Office Number: 203-815-5782
CaroGen Expands its Board of Directors and Development Leadership Team
Farmington, CT - April 17, 2017: CaroGen today announced an important addition to its Board of Directors (Dr. Jo Viney) and two key senior executive level scientists (Dr. Steven Mason and Dr. Timur Yarovinsky) to its immunotherapy discovery and development team. Click here to read the full press release
CaroGen and University of Connecticut Colon Cancer Immunotherapy Collaboration Highlighted in Colon Cancer News Today
Farmington, CT - January 26, 2017: CaroGen and researchers at the University of Connecticut have initiated a collaboration on development of a colon cancer immunotherapy. This collaboration was highlighted in Colon Cancer News Today. Click here to read the full article.
UCONN Health Researchers Collaborate with CaroGen Corporation to Develop Vaccine to Treat Colon Cancer
Farmington, CT - November 8, 2016: The University of Connecticut and CaroGen Corporation, an emerging immunotherapy company, today announced a collaboration aimed at developing a therapeutic vaccine for treatment of patients with colon cancer. CaroGen’s proprietary technology platform will be applied to a specific target studied by UConn Health’s Dr. Kepeng Wang Ph.D., Assistant Professor of Immunology. Click here to read the full press release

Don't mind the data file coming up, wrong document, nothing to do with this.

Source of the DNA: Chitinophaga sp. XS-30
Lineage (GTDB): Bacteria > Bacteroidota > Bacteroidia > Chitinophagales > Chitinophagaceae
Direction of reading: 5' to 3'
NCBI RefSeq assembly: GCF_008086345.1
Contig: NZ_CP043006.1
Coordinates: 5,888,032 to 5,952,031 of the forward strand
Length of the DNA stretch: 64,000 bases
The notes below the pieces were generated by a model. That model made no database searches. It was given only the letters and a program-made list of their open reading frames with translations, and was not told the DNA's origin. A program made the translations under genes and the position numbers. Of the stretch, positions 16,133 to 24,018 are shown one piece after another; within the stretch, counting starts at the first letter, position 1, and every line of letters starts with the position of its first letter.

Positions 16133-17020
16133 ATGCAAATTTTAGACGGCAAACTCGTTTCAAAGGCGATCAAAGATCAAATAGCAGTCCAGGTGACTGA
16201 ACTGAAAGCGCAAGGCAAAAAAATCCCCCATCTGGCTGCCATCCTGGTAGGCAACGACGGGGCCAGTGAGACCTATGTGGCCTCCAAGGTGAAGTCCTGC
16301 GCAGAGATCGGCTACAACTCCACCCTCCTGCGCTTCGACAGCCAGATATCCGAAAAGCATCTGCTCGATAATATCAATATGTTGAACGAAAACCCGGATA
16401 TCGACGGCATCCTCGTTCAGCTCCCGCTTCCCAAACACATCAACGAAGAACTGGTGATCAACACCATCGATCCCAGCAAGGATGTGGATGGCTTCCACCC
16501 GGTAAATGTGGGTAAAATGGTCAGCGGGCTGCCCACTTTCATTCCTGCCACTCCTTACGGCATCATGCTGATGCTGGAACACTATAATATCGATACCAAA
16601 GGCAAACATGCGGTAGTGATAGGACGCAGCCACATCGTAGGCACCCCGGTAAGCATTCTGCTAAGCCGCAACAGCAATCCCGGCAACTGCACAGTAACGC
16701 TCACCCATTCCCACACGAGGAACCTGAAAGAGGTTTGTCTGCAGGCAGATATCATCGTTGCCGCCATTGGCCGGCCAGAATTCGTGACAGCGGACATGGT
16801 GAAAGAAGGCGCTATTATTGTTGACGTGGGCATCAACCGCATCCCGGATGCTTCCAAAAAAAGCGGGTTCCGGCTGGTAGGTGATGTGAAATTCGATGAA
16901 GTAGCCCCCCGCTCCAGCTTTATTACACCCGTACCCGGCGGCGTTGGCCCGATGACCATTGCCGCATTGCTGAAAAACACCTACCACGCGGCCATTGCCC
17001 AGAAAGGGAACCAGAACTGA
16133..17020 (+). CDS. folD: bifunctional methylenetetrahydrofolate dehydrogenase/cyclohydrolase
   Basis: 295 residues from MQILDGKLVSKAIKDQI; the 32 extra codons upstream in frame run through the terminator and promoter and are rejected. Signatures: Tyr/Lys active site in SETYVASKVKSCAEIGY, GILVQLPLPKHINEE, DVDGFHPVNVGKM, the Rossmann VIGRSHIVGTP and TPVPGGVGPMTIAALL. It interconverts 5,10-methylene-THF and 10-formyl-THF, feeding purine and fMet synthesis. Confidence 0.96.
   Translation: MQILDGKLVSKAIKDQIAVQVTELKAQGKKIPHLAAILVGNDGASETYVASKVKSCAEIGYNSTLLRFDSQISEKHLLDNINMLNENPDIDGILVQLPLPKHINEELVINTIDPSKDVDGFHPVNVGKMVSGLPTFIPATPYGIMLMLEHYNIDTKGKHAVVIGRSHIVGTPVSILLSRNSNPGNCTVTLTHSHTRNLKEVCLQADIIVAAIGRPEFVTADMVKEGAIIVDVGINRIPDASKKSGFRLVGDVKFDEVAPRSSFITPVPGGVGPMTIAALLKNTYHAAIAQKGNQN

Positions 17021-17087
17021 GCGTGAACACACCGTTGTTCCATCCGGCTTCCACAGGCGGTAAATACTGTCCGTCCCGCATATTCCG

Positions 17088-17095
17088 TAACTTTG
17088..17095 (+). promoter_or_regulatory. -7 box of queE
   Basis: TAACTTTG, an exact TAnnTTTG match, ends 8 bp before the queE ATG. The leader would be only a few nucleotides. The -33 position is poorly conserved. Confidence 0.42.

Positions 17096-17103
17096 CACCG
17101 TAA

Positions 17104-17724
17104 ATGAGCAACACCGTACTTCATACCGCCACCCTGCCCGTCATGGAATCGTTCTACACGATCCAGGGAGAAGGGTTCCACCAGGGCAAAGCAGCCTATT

CaroGen Forms Zika Vaccine Consortium
Farmington, CT - November 7, 2016: CaroGen Corporation, announced today that it has formed a consortium comprising CaroGen, the University of Connecticut and Yale University School of Medicine scientists to accelerate the development of a Zika virus vaccine. Click here to read the full press release.
CaroGen Raiess $1M in Series A Funds
Farmington, CT - October 19, 2016: CaroGen Corporation announced today that it has raised $1 million dollars through GP Fortune Investment Partners (GPFI), LLC, to advance the company's Heptatis B Virus (HBV) immunotherapy. Click here to read the full press release.
CaroGen in the News:
August 8, 2016: CaroGen’s CEO Bijan Almassian was profiled by the Hartford Business Journal where he discusses CaroGen's technology, products to treat or prevent Hepatitis B, Zika and C. difficile infections and financing. Click here to read the full interview.